Workshop – Unintended Consequences of Renewable Energy
Thursday July 24
Unintended Consequences of Renewable Energy
Future energy technologies must be based on renewable sources of energy and they must be sustainable. This workshop will provide insight into unintended impacts of renewable energy and how they can be avoided. In order to steer away from the pitfalls and unintended effects it is essential that necessary knowledge is present to the developers and decision makers engaged in renewable energy. This is where this workshop is valuable in its discussion of unintended health and environmental impacts of various renewable energy technologies.
The workshop give the participants an introduction the the concept of unintended consequences, in connection with renewable energy. Furthermore, several approaches to improve the understanding of these consequences and methods for predicting them, will be discussed. This will include the concepts of rebound effects and consequential life cycle assessments (LCA). The workshop will encompass presentations and discussions of results from cross-disciplinary research on implementation of the alternative fuels hydrogen, electricity and biodiesel in the transport sector, as well as the assessment of environmental impacts from the production of solar cells. This will also cover impacts of the use of nanotechnology and nanomaterials in the various energy technologies. In-dept focus will also be on the formation of nanoparticles during combustion of bio-blended diesel, and the toxic effects of these new emission components.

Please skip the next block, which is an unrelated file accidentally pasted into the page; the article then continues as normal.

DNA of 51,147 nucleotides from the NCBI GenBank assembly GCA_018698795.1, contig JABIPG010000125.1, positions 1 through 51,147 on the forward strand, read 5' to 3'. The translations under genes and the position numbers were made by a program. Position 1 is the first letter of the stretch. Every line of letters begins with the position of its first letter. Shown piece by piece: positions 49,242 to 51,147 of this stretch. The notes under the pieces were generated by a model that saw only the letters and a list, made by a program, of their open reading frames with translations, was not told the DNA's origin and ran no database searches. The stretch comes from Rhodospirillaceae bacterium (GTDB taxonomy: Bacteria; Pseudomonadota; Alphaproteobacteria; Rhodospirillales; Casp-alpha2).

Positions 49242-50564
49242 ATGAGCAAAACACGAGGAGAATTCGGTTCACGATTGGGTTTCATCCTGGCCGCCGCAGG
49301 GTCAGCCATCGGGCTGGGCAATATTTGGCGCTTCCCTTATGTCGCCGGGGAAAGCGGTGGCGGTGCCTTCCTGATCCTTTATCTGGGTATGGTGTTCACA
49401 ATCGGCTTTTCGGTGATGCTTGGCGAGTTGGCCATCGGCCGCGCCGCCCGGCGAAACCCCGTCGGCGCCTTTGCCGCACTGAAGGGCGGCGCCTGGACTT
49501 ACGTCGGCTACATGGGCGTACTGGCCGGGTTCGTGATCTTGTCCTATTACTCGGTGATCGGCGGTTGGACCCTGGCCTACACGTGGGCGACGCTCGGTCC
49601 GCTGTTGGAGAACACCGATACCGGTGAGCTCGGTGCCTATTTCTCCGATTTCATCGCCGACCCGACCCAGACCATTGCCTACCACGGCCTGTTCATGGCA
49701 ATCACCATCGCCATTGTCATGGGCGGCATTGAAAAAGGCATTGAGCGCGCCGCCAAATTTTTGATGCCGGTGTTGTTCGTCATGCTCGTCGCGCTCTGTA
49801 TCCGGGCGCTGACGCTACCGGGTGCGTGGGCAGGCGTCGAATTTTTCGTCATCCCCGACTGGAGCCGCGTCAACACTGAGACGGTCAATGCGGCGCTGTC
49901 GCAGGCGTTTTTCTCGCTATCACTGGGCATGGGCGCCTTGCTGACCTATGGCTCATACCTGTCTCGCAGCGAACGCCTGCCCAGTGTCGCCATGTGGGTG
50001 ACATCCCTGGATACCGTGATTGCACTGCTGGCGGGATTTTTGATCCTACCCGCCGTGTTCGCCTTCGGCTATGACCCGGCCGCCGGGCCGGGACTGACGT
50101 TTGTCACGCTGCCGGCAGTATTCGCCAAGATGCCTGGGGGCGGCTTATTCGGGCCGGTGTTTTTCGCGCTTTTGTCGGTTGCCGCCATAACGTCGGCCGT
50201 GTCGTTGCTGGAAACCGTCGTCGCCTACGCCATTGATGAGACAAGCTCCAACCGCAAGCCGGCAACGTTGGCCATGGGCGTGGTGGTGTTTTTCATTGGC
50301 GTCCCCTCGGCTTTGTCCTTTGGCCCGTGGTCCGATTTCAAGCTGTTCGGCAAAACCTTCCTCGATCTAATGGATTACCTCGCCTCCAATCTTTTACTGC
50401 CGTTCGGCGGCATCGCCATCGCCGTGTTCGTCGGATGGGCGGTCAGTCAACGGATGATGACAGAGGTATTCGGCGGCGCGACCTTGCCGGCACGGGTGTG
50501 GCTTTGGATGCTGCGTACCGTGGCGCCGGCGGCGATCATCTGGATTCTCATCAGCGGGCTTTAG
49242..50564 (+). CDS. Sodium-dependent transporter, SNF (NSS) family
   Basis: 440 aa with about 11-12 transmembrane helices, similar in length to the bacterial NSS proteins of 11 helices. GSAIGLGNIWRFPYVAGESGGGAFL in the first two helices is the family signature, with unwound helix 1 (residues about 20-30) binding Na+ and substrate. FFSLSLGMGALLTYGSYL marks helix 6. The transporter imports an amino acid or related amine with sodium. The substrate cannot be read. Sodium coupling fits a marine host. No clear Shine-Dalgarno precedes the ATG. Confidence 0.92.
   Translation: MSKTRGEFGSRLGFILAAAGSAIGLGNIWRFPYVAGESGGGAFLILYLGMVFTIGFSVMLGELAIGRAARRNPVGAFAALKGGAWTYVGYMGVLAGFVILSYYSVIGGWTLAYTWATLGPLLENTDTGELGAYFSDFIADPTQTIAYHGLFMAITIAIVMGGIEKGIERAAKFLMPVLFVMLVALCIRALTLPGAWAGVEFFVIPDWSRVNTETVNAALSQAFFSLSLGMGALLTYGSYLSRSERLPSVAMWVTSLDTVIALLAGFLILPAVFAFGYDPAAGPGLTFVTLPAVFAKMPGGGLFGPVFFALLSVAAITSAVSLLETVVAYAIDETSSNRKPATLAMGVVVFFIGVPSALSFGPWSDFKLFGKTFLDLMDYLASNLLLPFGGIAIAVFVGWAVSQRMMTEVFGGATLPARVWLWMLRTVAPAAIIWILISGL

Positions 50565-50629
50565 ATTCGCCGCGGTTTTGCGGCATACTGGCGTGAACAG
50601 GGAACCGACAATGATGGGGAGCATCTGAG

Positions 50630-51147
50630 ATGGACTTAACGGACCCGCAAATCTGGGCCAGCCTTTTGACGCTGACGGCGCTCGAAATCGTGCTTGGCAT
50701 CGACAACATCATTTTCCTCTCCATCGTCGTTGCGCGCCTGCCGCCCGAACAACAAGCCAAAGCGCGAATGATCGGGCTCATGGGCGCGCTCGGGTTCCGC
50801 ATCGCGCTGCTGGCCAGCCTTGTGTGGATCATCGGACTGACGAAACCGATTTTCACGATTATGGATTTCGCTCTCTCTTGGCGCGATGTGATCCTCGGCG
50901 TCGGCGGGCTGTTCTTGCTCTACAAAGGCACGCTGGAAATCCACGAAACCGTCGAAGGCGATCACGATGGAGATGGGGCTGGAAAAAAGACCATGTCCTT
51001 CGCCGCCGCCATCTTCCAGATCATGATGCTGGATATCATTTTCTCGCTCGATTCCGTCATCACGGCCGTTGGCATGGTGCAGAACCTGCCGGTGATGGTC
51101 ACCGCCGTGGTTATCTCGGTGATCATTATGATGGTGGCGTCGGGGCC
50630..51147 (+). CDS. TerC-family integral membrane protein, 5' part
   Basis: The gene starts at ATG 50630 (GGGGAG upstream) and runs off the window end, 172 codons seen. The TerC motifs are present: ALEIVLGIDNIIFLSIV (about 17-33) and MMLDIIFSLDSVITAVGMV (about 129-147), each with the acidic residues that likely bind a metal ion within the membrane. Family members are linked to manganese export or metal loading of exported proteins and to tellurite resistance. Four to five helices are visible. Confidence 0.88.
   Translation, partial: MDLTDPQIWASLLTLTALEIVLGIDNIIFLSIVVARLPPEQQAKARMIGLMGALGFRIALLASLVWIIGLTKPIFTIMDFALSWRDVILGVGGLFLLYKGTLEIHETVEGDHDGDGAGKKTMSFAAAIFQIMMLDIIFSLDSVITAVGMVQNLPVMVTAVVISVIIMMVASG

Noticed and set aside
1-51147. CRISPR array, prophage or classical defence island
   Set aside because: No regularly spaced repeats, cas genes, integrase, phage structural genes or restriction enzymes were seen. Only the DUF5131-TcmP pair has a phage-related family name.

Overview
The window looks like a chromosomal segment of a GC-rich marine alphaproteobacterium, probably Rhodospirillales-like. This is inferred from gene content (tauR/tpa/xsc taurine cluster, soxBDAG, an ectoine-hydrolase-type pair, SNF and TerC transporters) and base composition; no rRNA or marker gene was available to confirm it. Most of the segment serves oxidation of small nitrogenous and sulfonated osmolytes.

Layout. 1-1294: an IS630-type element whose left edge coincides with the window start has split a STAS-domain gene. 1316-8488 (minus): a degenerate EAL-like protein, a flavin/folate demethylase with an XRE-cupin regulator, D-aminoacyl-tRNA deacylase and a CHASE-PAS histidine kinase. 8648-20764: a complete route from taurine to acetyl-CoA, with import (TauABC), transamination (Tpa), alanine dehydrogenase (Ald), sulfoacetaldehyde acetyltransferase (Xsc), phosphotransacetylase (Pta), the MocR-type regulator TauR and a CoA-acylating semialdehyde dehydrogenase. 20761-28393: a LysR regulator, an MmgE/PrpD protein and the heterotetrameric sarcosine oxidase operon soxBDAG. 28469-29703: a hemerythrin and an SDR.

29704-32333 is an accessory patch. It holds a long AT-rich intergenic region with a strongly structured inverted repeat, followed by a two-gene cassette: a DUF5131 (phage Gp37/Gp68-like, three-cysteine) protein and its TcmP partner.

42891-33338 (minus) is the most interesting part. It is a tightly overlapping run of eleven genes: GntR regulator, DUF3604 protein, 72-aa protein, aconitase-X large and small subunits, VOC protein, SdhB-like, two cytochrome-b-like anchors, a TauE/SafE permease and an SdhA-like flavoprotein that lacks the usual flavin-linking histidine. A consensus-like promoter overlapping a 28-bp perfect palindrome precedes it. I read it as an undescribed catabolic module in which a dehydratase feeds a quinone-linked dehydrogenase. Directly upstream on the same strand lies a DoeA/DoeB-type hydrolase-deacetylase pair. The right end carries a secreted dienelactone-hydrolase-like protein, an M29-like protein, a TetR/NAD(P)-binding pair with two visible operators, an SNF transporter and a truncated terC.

Otto Andersen has an unusually broad scientific background covering a wide spectra of science disciplines. He has applied both natural science and social science methods to address societal problems. Originally trained as a biochemist with practical application of analytical biological separation in combination with immunological methods at the Norwegian National Institute of Public Health and University of Minnesota, Dr. Andersen has obtained an understanding for cross-disciplinary problem-based science. The pharmaceutical R&D experience at 3M Company, as well as the regulatory and quality assurance work at Dyno Particles AS, gave him through insight into the importance of addressing environmental challenges for industrial companies.
The research at Vestlandsforsking (Western Norway Research Institute) has spanned 19 years of work with energy problematics, with special focus on the environmental impacts. The doctoral work on the relation between transport and industrial ecology provided new insight into the environmental aspects of mobile energy, including renewable options. Recently, he is also engaged in stationary renewable energy production, including photovoltaic solar energy technologies, and the impact assessment of their manufacturing.
Andersen is the author of the book: “Unintended Impacts of Renewable Energy”.
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